The United States must accept a fundamental reality: the policy of forcing the Kim regime to relinquish its nuclear weapons program in exchange for sanctions relief is untenable. It is no closer to achieving results than it was in 2010, even while the DPRK produces long-range missiles and plans to develop tactical nuclear warheads. The failure of trade sanctions exhibits the need for a new strategy to deal with the DPRK and its nuclear arsenal. Therefore, the United States should use multilateral talks to negotiate incremental deals that produce tangible results and build trust. Put simply, an enforceable security guarantee, achieved through mutual peace declarations, will help normalize the DPRK’s international relations so that it can undergo economic reform and emerge as a legitimate global partner. Such measures are more likely to attain results that all partners can agree on and could, at a minimum, result in a moratorium on future nuclear production and development. Only then can talks of the DPRK’s complete denuclearization be possible.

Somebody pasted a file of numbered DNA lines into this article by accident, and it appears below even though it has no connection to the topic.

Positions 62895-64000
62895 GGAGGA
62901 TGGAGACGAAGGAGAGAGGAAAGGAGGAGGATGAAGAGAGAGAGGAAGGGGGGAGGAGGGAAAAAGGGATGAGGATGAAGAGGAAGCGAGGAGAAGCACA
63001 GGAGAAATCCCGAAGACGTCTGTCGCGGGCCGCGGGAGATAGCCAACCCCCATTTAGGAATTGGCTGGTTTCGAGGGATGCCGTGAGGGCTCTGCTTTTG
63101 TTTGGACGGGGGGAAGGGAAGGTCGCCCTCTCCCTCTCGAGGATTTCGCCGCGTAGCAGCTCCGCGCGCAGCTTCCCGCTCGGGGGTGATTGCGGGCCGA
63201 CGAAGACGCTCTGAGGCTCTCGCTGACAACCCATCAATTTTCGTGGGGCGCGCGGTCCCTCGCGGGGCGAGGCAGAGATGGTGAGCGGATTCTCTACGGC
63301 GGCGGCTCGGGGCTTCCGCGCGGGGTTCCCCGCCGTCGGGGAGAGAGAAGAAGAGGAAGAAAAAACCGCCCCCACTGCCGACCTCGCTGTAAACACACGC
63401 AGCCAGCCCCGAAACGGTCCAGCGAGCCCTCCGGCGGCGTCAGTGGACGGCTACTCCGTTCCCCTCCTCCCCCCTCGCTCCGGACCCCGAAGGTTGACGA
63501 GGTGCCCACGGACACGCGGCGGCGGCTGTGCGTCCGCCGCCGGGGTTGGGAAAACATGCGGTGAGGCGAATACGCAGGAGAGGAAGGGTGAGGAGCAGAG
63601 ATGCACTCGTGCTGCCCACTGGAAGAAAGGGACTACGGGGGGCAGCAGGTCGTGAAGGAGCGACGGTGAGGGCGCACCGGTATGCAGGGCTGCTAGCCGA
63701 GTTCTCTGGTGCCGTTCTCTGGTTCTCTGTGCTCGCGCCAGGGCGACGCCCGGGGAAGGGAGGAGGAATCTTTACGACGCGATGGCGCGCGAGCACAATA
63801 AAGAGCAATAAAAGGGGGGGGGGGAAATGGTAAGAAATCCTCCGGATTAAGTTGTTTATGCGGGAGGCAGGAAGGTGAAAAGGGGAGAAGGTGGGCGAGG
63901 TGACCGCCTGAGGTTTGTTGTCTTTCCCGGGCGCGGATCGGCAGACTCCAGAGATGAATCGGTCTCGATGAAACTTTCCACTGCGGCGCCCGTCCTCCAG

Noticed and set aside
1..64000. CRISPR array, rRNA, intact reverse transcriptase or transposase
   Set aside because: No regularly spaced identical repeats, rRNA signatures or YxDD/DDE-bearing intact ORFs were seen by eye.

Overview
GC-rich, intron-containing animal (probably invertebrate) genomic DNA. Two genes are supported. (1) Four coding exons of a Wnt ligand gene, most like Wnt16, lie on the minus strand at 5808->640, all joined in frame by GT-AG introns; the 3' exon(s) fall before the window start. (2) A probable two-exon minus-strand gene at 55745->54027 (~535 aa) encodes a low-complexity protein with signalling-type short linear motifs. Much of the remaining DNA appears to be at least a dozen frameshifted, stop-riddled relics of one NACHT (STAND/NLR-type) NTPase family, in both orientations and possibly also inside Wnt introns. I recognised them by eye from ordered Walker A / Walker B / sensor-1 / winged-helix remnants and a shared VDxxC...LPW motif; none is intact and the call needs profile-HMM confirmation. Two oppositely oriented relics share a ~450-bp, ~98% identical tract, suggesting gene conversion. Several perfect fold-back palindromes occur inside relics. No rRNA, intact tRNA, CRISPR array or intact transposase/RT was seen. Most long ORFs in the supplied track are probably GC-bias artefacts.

The views and opinions expressed or implied in JIPA are those of the authors and should not be construed as carrying the official sanction of the Department of Defense, Air Force, Air Education and Training Command, Air University, or other agencies or departments of the US government or their international equivalents.